That evening at Fenway Park, similar events played out between long-time rivals the New York Yankees and the Boston Red Sox. The night before, Boston had crushed the Bronx Bombers 14-1. The Yankees are a proud, arrogant team. They wear their 27 World Series rings with swagger and are not used to being shown up so decidedly. Simply put, they do not like to lose. The Yankees came to Fenway that night to make a point. In the top of the third inning, Yankees Designated Hitter Tyler Austin ran from first to second as part of a Tyler Wade’s bunt attempt. Austin was forced out on a throw to Brock Holt, but he spiked the shortstop in the right calf in the process. Holt turned around and sprayed Austin with a number of unfriendly words. The two faced off and were soon separated by the others.

In the top of the seventh inning, with the Yankees now leading 10-6, Red Sox pitcher Joe Kelly stared at Austin with a 2-1 count, reared back and sent a pitch, directly into the left side of Austin’s back. Austin immediately pounded his bat into the plate, threw down his helmet, and charged Kelly on the mound. The right-hander shoved him down and delivered a series of punches that bloodied the hitter’s lip as the benches cleared. Kelly received a six game suspension and Austin received five games. As was the case for the Padres/Rockies fight, a number of other players received various fines for their actions.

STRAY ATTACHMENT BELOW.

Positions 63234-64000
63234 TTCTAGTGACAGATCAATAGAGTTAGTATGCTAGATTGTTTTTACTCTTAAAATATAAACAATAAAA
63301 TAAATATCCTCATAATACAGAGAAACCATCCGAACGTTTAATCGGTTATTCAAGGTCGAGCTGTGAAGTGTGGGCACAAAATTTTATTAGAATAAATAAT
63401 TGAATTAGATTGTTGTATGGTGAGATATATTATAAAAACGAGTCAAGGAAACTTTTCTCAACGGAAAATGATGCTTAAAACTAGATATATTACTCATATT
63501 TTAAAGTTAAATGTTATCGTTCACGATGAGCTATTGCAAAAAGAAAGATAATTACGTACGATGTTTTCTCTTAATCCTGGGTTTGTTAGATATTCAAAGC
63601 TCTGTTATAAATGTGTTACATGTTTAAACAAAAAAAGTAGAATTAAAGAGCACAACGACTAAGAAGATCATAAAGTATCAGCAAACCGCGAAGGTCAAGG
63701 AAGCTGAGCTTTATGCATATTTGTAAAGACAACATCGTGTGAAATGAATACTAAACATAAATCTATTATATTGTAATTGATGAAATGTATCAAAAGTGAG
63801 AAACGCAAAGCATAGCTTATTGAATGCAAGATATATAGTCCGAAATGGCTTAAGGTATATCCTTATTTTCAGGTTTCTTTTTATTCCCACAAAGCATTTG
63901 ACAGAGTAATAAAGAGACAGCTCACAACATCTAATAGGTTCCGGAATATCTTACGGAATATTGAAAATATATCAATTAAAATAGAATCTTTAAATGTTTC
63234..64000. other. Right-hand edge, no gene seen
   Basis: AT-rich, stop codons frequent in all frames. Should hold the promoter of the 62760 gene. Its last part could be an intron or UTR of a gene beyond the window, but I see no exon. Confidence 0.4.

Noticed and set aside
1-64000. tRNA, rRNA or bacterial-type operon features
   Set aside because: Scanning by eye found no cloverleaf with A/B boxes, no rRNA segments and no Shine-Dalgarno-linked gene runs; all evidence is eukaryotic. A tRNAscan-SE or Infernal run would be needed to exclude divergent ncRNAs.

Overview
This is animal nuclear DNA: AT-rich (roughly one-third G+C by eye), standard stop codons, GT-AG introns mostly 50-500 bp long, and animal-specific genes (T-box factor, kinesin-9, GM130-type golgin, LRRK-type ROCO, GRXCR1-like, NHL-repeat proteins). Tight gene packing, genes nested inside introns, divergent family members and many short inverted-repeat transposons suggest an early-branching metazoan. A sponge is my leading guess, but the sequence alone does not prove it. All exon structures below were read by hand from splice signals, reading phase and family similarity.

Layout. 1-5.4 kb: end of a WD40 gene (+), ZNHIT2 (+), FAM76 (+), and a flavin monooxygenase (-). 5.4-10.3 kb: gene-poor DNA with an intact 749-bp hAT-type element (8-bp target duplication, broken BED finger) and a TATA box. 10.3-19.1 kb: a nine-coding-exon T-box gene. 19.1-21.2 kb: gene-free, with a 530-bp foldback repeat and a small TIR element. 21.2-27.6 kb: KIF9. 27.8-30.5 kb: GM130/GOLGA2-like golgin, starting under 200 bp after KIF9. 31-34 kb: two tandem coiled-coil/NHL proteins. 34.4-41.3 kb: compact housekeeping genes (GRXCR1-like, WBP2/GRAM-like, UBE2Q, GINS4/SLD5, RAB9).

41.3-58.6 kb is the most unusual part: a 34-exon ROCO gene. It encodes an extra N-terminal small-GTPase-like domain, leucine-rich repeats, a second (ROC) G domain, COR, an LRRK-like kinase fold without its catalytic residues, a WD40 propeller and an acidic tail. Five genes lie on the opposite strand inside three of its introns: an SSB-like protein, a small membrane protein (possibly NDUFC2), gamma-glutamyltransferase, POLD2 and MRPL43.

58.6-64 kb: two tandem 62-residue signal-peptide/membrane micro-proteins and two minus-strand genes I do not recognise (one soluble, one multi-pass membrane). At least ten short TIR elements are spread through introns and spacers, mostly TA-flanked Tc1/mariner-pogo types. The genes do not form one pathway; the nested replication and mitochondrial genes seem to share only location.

Retribution is one of those unwritten rules in Baseball. You do something like spike a player, you are gonna get plunked. There are things you just don’t do and the game has a self-regulating tendency outside of the formal rules. Austin knew what was coming. If not this game, it would be the next. Once delivered, you take your base and move on. Balance has been regained and the game can continue. With these charges of the mounds and the resulting team-wide skirmishes, these rivalries will likely continue throughout the season. You can fully expect to see more friction between these two sets of teams.